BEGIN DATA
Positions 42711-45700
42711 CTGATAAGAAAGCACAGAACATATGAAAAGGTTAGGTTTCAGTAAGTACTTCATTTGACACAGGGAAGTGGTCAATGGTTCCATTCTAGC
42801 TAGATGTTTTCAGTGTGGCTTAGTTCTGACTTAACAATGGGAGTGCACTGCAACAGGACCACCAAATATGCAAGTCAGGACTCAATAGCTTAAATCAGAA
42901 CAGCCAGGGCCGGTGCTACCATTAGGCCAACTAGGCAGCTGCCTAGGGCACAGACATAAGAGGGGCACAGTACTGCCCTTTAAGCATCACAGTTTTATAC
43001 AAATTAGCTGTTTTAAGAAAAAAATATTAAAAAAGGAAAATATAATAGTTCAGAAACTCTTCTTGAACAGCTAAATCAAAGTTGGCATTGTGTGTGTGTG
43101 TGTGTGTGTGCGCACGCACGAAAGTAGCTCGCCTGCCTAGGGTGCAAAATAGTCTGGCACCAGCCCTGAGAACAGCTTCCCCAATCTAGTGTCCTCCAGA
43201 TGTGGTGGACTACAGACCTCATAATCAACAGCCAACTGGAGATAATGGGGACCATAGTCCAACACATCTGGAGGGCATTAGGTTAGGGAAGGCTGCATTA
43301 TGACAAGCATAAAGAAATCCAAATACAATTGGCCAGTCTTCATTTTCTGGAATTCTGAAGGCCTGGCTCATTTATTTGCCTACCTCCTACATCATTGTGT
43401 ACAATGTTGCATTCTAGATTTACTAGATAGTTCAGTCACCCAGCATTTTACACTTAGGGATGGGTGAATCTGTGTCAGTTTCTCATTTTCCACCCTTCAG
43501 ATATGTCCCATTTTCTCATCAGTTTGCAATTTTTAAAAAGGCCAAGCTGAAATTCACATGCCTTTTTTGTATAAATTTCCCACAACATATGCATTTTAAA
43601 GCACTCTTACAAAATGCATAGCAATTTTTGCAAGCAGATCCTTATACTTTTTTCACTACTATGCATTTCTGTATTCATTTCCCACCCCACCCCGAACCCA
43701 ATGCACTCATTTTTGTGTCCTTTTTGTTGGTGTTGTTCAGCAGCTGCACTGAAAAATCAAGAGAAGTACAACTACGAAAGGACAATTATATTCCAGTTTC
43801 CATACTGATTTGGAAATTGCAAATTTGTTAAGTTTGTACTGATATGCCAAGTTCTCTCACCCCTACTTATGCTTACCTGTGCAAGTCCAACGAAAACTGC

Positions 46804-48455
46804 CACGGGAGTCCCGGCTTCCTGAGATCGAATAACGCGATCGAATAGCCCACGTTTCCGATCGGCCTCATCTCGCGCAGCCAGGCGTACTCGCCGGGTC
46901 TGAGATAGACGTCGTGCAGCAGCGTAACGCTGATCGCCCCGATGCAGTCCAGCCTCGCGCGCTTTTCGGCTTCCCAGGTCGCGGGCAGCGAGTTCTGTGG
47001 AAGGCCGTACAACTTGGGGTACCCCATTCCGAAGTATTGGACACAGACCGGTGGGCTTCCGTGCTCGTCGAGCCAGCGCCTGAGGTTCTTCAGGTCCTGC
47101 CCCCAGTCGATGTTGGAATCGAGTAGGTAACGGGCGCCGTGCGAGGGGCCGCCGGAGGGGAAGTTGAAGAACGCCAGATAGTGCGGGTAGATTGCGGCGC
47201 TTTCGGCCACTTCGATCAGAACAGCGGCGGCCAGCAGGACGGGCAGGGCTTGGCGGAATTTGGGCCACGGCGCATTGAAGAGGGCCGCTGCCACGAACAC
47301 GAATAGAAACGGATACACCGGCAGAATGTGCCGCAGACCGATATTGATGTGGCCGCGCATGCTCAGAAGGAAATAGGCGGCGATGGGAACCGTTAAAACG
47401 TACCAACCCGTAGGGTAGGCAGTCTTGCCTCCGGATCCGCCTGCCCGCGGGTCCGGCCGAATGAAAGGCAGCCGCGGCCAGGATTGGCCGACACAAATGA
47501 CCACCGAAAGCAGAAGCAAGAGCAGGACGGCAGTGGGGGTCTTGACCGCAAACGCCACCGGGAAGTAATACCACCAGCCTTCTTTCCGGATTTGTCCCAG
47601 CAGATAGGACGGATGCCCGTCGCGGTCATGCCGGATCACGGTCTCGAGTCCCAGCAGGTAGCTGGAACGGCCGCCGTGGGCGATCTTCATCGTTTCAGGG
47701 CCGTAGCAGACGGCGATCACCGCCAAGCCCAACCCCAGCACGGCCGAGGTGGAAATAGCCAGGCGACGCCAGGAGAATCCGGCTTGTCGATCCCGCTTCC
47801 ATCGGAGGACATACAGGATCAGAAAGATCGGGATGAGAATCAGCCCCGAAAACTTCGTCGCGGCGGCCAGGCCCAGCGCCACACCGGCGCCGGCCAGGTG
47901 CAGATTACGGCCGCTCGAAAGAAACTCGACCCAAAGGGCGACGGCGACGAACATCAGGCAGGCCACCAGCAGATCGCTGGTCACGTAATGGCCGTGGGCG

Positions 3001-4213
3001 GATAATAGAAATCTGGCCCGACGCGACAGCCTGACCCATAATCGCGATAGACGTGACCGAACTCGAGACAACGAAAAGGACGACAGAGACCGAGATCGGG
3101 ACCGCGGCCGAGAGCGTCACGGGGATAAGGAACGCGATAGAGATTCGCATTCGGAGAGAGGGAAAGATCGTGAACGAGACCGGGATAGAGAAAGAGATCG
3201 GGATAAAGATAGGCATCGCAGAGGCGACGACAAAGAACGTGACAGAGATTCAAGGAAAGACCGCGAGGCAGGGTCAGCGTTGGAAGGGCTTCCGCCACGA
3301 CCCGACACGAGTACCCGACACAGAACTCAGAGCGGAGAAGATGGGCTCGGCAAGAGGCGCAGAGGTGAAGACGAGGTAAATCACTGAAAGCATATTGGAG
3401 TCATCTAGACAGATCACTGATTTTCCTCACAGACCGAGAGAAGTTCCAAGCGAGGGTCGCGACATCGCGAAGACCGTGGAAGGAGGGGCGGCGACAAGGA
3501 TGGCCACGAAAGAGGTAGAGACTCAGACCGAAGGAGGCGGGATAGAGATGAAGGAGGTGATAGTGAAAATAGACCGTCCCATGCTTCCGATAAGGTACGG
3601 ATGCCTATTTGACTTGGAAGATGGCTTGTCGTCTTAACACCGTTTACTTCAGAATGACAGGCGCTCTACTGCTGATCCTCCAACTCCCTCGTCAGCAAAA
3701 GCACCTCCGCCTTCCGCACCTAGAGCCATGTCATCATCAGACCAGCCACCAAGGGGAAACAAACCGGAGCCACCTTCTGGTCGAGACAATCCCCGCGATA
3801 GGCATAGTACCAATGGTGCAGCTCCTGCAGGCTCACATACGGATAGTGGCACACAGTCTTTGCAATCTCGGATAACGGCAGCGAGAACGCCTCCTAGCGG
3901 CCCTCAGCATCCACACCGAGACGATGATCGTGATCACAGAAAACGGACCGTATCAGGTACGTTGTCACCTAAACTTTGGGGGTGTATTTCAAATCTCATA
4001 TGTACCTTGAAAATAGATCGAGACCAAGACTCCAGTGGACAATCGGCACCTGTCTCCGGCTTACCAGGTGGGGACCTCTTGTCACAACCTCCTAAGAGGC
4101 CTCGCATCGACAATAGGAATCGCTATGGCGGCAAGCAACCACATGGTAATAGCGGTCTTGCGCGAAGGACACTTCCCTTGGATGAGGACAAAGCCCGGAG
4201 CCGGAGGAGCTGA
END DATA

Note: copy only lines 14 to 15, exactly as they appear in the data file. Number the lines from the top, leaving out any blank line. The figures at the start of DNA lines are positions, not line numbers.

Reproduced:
Positions 46804-48455
46804 CACGGGAGTCCCGGCTTCCTGAGATCGAATAACGCGATCGAATAGCCCACGTTTCCGATCGGCCTCATCTCGCGCAGCCAGGCGTACTCGCCGGGTC